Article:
A Liberian-flagged bulker has been banned for six months from entering Australian ports by the Australian Maritime Safety Authority (AMSA) for underpaying crew wages.
AMSA inspected the Agia Sofia at Hay Point in Mackay on 25 July after receiving a complaint via the International Transport Workers’ Federation. During the inspection AMSA found evidence that some seafarers on board the ship had not been paid their wages in full since August 2019.
The outstanding wages total about A$45,000 and constitute a breach of the rights of seafarers as per their employment agreements under the Maritime Labour Convention. AMSA had taken steps to ensure that the seafarers onboard have been paid in full before the ship leaves Australia. AMSA has confirmed with the ship that this has occurred.
AMSA Acting General Manager Operations Michael Drake noted it wasn’t the first time the operator, Marmaras Navigation, had been caught underpaying crew in Australian waters. “In January 2018 AMSA detained another company ship, Koundouros, at Port Walcott for owing its seafarers more than A$7500,” Drake said. “The operator was fortunate that AMSA did not ban Koundouros at the time and those seafarers were paid their outstanding wages before the ship was allowed to leave. Bringing a second ship, Agia Sofia, to Australia with the same breach is inexcusable and has left us with little choice but to ban this ship from Australian ports.”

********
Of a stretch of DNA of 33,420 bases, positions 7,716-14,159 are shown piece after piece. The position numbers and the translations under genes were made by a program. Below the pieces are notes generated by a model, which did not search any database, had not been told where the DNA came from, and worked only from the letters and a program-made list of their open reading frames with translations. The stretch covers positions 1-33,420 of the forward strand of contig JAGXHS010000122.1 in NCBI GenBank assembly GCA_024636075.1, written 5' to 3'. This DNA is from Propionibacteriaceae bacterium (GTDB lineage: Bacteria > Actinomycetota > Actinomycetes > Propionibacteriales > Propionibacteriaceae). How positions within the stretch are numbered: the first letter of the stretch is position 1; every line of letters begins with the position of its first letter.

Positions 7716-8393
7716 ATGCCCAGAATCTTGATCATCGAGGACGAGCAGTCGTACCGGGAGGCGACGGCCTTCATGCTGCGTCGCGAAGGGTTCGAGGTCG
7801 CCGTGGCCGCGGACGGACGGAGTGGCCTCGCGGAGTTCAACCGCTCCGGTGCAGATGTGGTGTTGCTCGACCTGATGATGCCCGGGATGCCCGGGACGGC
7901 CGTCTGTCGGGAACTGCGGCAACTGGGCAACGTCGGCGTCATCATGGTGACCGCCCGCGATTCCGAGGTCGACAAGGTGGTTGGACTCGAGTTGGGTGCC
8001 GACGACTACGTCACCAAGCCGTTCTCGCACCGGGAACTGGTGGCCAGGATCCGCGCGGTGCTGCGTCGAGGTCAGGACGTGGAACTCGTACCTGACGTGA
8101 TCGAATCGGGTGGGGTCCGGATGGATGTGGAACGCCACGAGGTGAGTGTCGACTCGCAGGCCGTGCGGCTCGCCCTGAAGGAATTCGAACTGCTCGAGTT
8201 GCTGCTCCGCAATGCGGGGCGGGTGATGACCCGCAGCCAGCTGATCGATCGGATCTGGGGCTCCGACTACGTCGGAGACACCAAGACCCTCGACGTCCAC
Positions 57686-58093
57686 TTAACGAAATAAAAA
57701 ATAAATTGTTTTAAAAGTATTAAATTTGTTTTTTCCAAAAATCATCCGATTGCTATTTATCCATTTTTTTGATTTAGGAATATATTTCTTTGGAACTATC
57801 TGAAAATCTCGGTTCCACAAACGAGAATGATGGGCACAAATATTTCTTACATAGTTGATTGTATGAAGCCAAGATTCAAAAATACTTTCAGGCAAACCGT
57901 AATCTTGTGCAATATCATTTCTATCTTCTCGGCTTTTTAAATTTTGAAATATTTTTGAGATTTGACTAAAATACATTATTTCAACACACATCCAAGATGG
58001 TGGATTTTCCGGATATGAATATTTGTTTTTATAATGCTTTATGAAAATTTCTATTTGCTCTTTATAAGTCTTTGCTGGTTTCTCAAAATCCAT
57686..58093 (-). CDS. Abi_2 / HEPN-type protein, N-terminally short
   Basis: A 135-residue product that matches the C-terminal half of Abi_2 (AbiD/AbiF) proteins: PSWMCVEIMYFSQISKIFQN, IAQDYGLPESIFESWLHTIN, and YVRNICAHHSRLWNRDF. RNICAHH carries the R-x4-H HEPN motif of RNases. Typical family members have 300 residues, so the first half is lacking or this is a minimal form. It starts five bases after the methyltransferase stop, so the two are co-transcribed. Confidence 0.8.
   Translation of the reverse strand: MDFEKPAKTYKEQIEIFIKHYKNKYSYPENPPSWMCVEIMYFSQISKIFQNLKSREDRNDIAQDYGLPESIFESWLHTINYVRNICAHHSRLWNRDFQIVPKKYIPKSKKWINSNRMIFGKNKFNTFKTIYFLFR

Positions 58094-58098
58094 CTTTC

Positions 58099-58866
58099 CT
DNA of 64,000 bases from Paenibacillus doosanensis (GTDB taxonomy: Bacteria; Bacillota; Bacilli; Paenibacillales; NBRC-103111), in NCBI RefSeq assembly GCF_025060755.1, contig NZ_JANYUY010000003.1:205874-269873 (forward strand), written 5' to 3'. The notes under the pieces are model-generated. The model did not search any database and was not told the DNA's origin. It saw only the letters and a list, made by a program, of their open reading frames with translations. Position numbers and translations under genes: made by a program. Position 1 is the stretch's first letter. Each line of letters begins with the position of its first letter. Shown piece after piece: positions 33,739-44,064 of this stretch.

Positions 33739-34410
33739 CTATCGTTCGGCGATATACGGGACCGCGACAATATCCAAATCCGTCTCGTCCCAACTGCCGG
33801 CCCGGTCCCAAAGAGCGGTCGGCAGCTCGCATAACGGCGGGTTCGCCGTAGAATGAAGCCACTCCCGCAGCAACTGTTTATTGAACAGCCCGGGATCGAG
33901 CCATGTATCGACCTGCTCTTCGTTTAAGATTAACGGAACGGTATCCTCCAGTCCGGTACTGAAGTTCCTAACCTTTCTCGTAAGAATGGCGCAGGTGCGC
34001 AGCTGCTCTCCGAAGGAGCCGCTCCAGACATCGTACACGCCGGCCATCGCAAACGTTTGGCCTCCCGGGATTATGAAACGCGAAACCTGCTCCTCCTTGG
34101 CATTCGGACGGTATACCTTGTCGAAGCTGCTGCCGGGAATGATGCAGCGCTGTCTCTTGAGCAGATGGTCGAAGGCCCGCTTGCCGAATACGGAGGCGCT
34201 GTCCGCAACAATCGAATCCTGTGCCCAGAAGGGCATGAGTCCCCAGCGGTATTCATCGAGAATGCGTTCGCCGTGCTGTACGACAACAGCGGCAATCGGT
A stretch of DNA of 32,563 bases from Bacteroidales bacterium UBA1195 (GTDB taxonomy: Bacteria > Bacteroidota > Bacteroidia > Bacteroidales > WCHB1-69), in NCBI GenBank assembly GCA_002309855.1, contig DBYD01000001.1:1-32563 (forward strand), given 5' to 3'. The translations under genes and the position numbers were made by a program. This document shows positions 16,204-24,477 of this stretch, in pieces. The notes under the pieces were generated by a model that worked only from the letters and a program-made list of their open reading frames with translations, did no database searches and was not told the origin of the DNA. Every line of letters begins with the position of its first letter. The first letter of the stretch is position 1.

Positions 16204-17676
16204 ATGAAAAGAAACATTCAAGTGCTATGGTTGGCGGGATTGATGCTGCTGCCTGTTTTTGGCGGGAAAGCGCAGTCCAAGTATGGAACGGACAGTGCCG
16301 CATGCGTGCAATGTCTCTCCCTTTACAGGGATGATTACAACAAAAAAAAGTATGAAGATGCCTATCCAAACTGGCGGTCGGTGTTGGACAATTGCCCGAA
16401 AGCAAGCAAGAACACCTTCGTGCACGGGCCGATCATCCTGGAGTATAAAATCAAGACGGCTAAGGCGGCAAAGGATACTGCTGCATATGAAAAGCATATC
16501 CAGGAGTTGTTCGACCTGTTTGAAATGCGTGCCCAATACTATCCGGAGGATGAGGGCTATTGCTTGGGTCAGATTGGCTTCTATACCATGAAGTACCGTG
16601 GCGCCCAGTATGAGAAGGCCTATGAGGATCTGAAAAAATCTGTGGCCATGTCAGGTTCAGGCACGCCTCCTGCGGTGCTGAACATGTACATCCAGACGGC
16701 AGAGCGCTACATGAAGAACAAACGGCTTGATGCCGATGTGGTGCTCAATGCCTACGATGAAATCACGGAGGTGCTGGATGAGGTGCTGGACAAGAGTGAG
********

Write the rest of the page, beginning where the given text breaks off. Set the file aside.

Drake said seafarers were making enormous sacrifices right now by being away for extended periods of time from their loved ones, just to keep critical global trade moving. “Abusing their most basic rights to be paid for the work they are doing is shameful behaviour on the part of this shipping company,” Drake said. “We do not tolerate that in Australian waters and Agia Sofia is now the third ship in the last 12 months to be banned by AMSA for failing to pay seafarers their wages in full and on time”.